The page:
There between the sofa and “naughty bench,” we think, write, and share.  Then, after everyone has read his or her list, we quiz each other to see if we can name one thing each person is thankful for.  This helps keep the seven and under crowd’s attention in a competitive sort of way, but I’m always astonished at the particular item they each remember, which reveals more about them than they realize.
After just six weeks, I feel closer to my children, knowing what they are thankful for.  In the beginning, they would write only tangible things like “popsicles” or “Hotwheels,” but now they give thanks for things like “hug from mommy when I got off the bus” or even things that made someone else happy like “Emerson learning to ride his bike with no training wheels.”  This branching out of gratitude for something that happened to someone else is what I love the most.

What’s more, I feel closer to my husband.  Unlike me, he’s not one to walk around giving words of affirmation for every little thing.  Now, though, I get to hear him give voice to what he’s thankful for each day, making me feel that he is more connected to our family and how much he does love us all.

The biggest change, though, has been in Wyatt.  In only six weeks, he’s closing in on 500 things he’s thankful for, his siblings not too far behind him.  The Chicken Little moods have stopped, and when he does have a bad day, it is no longer all consuming.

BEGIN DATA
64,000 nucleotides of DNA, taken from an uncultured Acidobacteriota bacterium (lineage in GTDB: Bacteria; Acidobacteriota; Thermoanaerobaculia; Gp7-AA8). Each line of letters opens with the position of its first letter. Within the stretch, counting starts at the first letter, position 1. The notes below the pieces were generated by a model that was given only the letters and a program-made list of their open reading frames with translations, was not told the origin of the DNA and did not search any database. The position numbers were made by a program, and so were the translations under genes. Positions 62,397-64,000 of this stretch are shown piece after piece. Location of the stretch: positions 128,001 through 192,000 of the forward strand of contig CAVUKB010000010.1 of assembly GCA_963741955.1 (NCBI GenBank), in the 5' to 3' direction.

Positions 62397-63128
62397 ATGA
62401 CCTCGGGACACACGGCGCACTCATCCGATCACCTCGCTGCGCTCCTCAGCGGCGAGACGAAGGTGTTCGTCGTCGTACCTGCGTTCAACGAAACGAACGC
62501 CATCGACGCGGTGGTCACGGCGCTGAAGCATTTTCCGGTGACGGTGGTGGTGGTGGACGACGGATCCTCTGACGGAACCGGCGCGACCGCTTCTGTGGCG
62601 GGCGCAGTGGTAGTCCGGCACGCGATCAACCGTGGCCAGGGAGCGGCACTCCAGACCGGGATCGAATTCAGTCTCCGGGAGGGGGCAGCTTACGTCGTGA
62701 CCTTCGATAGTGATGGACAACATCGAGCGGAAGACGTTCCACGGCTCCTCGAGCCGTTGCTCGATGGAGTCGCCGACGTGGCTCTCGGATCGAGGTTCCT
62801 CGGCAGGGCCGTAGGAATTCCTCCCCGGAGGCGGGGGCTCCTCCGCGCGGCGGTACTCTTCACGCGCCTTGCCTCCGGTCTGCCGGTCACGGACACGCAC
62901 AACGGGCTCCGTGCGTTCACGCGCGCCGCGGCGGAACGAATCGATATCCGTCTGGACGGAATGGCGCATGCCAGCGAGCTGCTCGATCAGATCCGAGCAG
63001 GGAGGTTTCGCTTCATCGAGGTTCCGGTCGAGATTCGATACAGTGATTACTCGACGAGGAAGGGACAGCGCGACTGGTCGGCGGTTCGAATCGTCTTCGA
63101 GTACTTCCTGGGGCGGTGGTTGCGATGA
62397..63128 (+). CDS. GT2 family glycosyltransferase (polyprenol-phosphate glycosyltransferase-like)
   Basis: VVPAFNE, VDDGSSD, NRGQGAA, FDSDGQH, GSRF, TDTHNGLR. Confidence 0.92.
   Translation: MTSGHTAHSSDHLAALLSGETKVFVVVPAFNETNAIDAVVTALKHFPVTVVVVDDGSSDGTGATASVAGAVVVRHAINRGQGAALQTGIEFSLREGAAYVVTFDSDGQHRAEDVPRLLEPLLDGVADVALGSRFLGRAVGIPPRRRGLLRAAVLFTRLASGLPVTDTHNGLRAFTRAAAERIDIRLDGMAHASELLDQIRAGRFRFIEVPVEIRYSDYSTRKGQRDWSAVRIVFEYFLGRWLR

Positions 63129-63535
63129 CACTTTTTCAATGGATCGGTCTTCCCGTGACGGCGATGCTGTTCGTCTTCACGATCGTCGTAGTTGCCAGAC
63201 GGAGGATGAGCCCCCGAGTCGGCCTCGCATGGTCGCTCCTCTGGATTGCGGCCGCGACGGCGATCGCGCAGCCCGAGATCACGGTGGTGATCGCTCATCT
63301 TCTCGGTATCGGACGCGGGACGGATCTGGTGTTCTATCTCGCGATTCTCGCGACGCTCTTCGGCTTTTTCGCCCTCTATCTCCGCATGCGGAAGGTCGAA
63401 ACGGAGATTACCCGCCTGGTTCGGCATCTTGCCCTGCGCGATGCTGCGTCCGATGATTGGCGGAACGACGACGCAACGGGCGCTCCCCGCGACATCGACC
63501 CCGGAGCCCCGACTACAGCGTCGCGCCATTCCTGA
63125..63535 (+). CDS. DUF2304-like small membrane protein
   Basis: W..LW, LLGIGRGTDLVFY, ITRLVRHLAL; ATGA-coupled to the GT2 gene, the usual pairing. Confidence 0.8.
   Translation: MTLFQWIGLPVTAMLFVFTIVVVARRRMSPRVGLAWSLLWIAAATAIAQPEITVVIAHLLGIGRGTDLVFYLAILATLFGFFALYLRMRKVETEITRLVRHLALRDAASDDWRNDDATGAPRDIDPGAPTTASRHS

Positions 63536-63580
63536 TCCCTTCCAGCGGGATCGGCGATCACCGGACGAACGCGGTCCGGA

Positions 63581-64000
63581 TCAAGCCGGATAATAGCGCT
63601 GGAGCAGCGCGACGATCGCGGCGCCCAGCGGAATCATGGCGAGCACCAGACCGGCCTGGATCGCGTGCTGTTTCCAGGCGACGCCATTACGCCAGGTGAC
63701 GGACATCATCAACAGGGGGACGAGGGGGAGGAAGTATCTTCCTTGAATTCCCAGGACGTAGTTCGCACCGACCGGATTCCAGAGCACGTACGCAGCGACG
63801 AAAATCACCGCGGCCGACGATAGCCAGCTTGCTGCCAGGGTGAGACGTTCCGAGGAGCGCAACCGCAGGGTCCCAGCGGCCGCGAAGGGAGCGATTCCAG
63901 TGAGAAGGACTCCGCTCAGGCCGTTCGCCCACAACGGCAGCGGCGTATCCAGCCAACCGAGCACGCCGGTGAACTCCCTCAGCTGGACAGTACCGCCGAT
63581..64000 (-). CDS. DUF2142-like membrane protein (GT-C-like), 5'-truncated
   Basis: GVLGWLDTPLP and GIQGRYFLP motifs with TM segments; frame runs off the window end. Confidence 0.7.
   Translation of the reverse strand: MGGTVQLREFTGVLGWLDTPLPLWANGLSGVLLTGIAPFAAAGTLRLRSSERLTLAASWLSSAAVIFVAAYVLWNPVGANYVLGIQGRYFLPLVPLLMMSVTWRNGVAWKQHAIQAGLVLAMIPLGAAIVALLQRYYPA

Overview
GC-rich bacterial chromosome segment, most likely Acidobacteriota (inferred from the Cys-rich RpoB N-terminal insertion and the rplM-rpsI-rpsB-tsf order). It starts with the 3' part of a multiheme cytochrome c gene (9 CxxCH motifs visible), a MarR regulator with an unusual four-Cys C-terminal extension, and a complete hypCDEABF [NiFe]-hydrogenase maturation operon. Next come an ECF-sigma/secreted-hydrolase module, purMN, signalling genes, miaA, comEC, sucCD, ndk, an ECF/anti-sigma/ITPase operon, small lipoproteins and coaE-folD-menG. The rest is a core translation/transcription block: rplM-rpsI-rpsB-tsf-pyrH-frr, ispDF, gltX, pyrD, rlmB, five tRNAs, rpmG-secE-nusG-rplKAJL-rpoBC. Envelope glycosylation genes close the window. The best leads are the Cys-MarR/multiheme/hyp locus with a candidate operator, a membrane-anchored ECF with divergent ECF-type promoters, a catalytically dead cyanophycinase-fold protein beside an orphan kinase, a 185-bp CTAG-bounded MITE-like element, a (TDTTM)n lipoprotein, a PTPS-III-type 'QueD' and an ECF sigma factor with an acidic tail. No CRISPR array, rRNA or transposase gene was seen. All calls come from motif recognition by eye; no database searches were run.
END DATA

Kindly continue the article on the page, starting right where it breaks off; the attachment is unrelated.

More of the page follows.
The sad thing is I had read Ann Voskamp’s book One Thousand Gifts four years ago when it first came out.  I had applied to my own life its view of being thankful even in the small things, of looking for God in everything good and everything bad.  It changed me back then.  And yet, I had neither taken the time to actually write down my gratitude nor to include my husband and children in the habit.

The notorious “they” say you know it’s a habit when it feels weird to not do it.  The kids will tell you--we're there.   

This is one habit I hope to keep forever and one I'd love to see you share with your own family.  It has brought us closer as a family and helped us give thanks even when we thought we had none to give on a particular day.

Photos: (1) Our journals. (2) Some of Wyatt's thankful list--sometimes he writes, other times, he dictates.  (3) Emerson, age 5, adding another thing to his list. 

Thursday, April 3, 2014

Running Away from Home

My bag is packed and waiting by the door.  Handwritten notes sit on the gathering table for every single person in our family (including one final "to do" checklist for myself).   All that remains is to wait the final few hours until I leave all three children at home with their daddy for two days....and then to stop myself from texting him every five minutes to make sure everything is ok during that time.

This is one of those occasions when I must demonstrate confidence and trust in my spouse by not micromanaging or second guessing his every simply letting him be a father to his children (and trusting that my heavenly Father will help this earthly father not let the house burn to the ground).